dbootstrap In addition to Bootstrap Map JS, there are a couple of non-Esri projects that attempt to marry Dojo with Bootstrap. There is dbootstrap that tries to make the Dojo css used in Dijits look like Bootstrap. The main advantage here is you can use Dijits just as you normally would and they end up looking like Bootstrap components. However, at the moment it is still based on Bootstrap 2.x, and movement to 3.x seems to have stalled while the project seeks a new maintainer. I don’t blame them, and I may get some flack for it, but styling Dijits can be a real pain because of how the components are built. The Configurable Map Viewer is an example of a project that uses dbootstrap.
Dojo Bootstrap Another interesting project that I prefer is Dojo Bootstrap. Dojo Bootstrap forgoes trying to style the Dijit library and provides new Dojo components that mirror the current Bootstrap library. The real benefit here is that you can add these components to your application real easily using the current Bootstrap css file and not worry about compatibility issues. You can use Modal, Dropdown and more. My recommendation is to look over the tests to get a good idea of how it works. The docs are a little behind the current state of the project in some places and I’ve found a few things are a little unclear sometimes. For example, I had to get some clarification from Tom Wayson on how to programatically build the Collapse.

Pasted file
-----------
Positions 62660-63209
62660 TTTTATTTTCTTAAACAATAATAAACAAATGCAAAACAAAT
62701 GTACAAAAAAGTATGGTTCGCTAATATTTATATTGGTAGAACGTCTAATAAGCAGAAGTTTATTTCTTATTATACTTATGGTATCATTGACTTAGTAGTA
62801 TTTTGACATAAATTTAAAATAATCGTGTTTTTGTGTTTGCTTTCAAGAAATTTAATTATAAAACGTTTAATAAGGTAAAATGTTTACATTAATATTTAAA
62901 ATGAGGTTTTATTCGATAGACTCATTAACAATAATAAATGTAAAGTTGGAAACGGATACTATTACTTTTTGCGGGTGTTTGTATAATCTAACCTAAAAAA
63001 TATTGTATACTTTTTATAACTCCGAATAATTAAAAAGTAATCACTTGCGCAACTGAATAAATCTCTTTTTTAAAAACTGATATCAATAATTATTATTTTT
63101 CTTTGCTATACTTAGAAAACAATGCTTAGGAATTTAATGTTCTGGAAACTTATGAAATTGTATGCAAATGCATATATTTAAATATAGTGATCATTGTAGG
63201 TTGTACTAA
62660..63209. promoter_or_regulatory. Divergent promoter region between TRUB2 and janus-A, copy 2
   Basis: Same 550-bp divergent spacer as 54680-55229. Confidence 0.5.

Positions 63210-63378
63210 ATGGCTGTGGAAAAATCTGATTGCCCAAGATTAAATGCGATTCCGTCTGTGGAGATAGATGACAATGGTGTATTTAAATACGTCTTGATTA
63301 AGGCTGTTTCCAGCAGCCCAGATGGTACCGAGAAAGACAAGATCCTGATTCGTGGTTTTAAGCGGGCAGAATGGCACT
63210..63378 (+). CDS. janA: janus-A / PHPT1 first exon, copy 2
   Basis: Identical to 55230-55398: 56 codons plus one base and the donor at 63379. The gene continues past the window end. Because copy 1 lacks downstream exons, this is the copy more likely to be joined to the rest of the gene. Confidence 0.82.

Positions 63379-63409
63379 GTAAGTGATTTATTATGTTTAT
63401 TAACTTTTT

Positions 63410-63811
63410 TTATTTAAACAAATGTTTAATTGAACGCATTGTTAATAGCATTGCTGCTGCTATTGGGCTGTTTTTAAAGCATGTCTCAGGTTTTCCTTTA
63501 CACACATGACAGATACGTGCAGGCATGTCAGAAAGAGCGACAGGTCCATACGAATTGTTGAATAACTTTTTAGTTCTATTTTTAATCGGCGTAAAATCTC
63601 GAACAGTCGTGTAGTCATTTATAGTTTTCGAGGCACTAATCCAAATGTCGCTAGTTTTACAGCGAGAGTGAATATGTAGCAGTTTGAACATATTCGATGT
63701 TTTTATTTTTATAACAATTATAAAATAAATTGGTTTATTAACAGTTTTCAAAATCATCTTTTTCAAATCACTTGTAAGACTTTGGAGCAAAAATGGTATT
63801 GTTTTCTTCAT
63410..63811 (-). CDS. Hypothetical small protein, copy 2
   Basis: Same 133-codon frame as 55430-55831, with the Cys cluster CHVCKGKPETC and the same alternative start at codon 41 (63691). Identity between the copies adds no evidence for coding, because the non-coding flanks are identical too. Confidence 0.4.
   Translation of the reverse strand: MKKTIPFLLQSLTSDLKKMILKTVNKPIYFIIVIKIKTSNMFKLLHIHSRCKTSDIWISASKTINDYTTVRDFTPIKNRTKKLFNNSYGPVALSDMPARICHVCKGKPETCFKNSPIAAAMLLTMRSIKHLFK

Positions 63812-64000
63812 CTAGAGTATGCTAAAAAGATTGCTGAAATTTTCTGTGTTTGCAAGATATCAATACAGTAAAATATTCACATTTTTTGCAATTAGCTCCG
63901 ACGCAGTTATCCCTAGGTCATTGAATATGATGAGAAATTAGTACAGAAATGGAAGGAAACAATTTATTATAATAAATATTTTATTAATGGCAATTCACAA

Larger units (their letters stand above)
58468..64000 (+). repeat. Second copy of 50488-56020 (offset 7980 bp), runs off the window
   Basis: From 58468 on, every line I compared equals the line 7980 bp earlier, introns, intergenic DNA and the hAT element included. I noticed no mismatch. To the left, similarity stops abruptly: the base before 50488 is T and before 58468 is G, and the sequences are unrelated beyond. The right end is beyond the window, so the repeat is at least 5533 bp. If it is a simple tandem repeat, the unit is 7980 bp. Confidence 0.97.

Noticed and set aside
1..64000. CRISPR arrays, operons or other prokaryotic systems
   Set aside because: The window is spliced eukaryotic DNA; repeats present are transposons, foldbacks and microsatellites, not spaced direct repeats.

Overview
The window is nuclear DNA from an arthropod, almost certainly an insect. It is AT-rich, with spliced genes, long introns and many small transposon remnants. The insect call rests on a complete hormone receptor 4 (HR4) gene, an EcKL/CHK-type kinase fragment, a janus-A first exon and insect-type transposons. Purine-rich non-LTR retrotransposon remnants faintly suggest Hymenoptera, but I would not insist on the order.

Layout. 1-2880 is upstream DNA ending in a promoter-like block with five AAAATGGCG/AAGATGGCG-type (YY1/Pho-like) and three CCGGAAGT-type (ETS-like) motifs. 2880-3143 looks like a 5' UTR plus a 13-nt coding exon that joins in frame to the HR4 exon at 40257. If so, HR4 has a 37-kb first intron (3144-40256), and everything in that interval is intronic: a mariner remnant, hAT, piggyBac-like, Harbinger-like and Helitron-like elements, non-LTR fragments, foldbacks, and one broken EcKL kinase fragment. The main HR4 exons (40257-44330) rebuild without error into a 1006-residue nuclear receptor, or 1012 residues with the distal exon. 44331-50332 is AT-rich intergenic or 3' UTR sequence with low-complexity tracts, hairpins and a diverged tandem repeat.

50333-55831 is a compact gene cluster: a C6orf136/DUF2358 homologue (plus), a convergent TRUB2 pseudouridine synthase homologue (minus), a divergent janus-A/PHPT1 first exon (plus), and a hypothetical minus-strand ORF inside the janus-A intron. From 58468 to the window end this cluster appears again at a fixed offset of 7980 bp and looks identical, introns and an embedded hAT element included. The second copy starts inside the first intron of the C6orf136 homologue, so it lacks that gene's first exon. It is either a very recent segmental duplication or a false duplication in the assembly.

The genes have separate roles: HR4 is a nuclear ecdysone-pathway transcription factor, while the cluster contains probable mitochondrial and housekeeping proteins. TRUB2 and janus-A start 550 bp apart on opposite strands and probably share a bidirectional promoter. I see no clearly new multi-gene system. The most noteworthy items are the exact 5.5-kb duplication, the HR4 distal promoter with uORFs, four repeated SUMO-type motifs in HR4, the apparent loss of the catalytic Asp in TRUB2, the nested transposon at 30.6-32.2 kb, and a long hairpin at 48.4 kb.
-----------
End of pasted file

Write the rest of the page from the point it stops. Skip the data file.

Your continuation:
You autocomplete me Let’s check out a sample of using the Typeahead from Dojo Bootstrap in an application. Typeahead is a neat autocomplete module in Bootstrap. It’s been deprecated in Bootstrap 3 in favor of Twitters typeahead.js but again, that has a jQuery dependency and the Typeahead in Dojo Bootstrap works really well. In the following example, you can use the FindTask as the source for Typeahead and use this results in the autocomplete feature.
I use this same implementation in a variety of applications and I’ve had really good feedback with it. Feel free to experiment with it to do autocomplete of various services and even address searching. Combine this with a dedicated indexing service like Lucene/Solr or ElasticSearch and you are looking at some nice Google-like search capabilities in your application.